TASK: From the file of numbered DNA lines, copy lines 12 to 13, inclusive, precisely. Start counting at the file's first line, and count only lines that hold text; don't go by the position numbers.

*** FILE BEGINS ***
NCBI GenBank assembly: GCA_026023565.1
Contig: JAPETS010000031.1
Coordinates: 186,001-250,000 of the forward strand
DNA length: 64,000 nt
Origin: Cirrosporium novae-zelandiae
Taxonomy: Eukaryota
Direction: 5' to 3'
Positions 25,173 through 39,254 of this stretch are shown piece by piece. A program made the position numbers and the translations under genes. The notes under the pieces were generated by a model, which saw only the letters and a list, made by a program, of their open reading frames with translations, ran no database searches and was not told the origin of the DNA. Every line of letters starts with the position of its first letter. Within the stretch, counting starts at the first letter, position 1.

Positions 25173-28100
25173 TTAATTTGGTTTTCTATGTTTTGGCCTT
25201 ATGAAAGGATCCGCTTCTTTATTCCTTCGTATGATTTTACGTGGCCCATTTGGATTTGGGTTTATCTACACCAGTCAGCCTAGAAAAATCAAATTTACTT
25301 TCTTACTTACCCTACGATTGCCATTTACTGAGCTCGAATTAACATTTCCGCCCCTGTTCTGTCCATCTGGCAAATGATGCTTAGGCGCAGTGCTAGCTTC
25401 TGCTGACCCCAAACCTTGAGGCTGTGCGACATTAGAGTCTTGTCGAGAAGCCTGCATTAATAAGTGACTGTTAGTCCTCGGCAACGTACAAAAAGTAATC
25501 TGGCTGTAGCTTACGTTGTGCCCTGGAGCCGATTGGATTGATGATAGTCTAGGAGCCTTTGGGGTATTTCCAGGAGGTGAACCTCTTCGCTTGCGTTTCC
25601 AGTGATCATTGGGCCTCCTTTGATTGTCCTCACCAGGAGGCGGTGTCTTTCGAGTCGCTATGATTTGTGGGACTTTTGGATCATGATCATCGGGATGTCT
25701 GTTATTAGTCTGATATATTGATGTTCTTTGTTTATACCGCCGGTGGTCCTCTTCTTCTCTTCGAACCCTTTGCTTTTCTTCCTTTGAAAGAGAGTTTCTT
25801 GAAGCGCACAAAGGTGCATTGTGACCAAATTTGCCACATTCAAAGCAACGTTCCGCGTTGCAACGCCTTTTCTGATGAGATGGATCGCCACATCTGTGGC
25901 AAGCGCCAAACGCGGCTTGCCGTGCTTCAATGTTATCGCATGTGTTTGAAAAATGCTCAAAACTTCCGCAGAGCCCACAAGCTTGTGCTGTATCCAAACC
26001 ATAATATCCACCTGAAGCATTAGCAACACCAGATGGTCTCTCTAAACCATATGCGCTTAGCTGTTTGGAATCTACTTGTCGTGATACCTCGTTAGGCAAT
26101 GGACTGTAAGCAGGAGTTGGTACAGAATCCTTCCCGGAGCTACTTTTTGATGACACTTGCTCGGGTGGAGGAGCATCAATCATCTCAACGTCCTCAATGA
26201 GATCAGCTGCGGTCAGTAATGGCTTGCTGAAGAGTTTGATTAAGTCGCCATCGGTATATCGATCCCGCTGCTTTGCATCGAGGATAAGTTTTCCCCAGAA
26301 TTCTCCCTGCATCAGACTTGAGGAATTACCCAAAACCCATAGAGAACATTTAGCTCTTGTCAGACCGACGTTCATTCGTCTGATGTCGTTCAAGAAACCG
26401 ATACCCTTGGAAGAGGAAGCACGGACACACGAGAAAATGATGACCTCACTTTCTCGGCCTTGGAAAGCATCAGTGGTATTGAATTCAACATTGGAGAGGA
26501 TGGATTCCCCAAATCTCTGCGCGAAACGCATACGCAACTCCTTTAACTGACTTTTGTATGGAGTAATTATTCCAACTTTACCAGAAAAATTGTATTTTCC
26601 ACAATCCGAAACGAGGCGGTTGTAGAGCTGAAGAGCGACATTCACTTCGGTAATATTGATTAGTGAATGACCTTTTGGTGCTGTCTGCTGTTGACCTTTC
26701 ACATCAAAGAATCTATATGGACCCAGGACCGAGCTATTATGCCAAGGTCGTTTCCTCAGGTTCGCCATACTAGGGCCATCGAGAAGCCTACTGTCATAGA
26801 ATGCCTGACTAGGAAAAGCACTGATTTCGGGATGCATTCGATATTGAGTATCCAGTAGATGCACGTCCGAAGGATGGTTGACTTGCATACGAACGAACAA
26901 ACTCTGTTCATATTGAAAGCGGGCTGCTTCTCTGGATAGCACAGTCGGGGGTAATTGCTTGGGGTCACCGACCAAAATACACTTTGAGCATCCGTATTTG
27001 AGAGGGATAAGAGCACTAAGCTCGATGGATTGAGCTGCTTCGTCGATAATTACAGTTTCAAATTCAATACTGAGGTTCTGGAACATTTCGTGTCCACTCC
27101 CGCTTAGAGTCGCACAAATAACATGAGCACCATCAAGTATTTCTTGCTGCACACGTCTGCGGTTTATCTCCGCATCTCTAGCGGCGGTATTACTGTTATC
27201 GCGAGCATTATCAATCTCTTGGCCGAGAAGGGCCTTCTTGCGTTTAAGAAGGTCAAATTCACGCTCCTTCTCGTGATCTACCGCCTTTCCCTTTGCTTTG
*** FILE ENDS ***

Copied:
25301 TCTTACTTACCCTACGATTGCCATTTACTGAGCTCGAATTAACATTTCCGCCCCTGTTCTGTCCATCTGGCAAATGATGCTTAGGCGCAGTGCTAGCTTC
25401 TGCTGACCCCAAACCTTGAGGCTGTGCGACATTAGAGTCTTGTCGAGAAGCCTGCATTAATAAGTGACTGTTAGTCCTCGGCAACGTACAAAAAGTAATC